The Thomas-Clown Affair

All right; I know I said I wanted to write about the law of torts, but a tort is a civil wrong, and nothing could be more wrong than the behavior of the Thomas women.  First, Mrs. Thomas telephones Anita Hill at work on a Saturday morning, and leaves her a voicemail message about how Hill should apologize for her testimony given almost two decades ago.  The news wires and blogosphere came alive; everyone asked what was she thinking. 

Second, and even more bizarre than Mrs. Thomas’ lapse of judgment and civility, a former Thomas “girl friend,” Lillian McEwen provoked even greater outrage.  After having “dumped” Clarence Thomas more than 20 years ago, Ms. Ewen decided the time had come to go public with her great personal insights, gleaned from the bedroom behavior of Thomas. McEwen had no news of criminal activity, no news of abuse or mistreatment, no news of legal impropriety, and no personal observation of any event that could reconcile the contradictions in the Thomas-Hill testimony.  No, McEwen decided she could not go into senility without telling the world why she had dumped Thomas:  

  • he gave up heavy drinking,
  • he became “asexual,”
  • he decided to get into better shape by running,
  • he wanted to have a serious relationship that involved cohabiting,
  • he decided that he needed to advance his career, and
  • he paid more attention to controlling and disciplining his son.

Wow!  To be sure, McEwen also told us that Thomas enjoyed pornography and women with ample mammaries, but that was while she was still enjoying Thomas.  The post-epiphany Thomas was much less fun, no doubt, for Ms. McEwen, who preferred the Thomas who “drank to excess,” who lacked ambition, who was unstable, who had trouble concentrating, and who lacked “intellectual curiosity.”  Tom Cohen, “Former girlfriend says Clarence Thomas was a binge drinker, porn user.”< http://articles.cnn.com/2010-10-25/us/scotus.thomas.mcewen_1_anita-hill-pornography-binge-drinker?_s=PM:US>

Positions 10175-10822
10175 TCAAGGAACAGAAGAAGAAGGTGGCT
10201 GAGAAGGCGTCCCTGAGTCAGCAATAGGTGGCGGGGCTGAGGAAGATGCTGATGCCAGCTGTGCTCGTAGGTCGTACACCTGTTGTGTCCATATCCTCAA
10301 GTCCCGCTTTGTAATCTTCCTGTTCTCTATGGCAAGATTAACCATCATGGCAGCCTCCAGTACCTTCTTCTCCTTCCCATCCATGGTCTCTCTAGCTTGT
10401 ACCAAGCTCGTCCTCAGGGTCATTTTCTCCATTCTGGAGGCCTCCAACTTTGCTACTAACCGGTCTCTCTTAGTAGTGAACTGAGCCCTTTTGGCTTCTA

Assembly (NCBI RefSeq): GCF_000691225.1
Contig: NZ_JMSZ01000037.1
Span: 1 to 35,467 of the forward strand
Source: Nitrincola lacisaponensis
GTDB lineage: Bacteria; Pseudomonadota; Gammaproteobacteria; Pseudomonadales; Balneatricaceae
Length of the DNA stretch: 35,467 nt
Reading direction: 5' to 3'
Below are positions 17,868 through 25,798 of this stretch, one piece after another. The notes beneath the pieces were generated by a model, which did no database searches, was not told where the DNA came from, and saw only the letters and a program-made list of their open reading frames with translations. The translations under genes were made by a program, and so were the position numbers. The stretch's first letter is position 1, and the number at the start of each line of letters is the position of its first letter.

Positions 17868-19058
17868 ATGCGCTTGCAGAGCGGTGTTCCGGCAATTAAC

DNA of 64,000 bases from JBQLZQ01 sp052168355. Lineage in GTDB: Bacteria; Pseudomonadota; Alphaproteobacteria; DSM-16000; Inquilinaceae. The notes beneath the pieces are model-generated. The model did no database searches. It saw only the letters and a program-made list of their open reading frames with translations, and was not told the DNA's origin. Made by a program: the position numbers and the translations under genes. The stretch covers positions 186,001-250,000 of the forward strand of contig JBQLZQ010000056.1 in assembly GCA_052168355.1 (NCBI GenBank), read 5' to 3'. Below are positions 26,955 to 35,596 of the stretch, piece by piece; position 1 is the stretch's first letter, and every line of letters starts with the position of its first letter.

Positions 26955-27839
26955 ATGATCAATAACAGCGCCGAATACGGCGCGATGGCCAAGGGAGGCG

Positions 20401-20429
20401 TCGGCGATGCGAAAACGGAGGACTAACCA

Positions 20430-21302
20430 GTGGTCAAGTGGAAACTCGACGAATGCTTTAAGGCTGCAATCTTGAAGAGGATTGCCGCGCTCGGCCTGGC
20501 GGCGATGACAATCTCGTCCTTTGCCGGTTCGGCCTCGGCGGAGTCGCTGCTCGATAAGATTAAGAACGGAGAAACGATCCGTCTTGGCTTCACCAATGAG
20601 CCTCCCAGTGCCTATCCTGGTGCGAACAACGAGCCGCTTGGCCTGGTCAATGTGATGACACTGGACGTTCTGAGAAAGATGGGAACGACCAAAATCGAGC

Perhaps Ms. McEwen’s loss is the Supreme Court’s gain.

This is the stuff of news wires and Larry King interviews.  Mr. King interviewed Ms. McEwen, and even he appeared to have been flummoxed by McEwen’s public revelation that a sober, hard-working, physically fit Thomas was unacceptable in the McEwen bedroom.  Talk about too much information!  Still, Mr. King failed at the cross-examination by avoiding any meaningful inquiry into the nature and basis for McEwen’s long-term relationship with Clarence Thomas, before his having cleaned up his act. Afterall, McMcEwen had “opened the door,” as trial lawyers say, and she put her own peccadilloes, fetishes, and preferences into issue.  If she was willing to speak about Thomas, then surely fairness requires that she talk openly about herself as well.  Afterall, asexuality is in the eye of the beholder.  So many questions went unasked.  Inquiring minds want to know.

Mr. Justice Thomas declined comment, very appropriately.  I wish I had witnesses in my trials, who, like Lillian McEwen, impeached themselves so effectively and completely.  It is difficult to imagine that Ms. McEwen had been a prosecutor and administrative law judge, although it is only fair to consider that Ms. McEwen is accustomed to putting her “defendant” in the worst possible bad light.  The entire country now understands why then Senator Biden controlled his own urges and did not call Ms. McEwen as a witness at the Thomas confirmation hearings.

Print Friendly, PDF & Email

Comments are closed.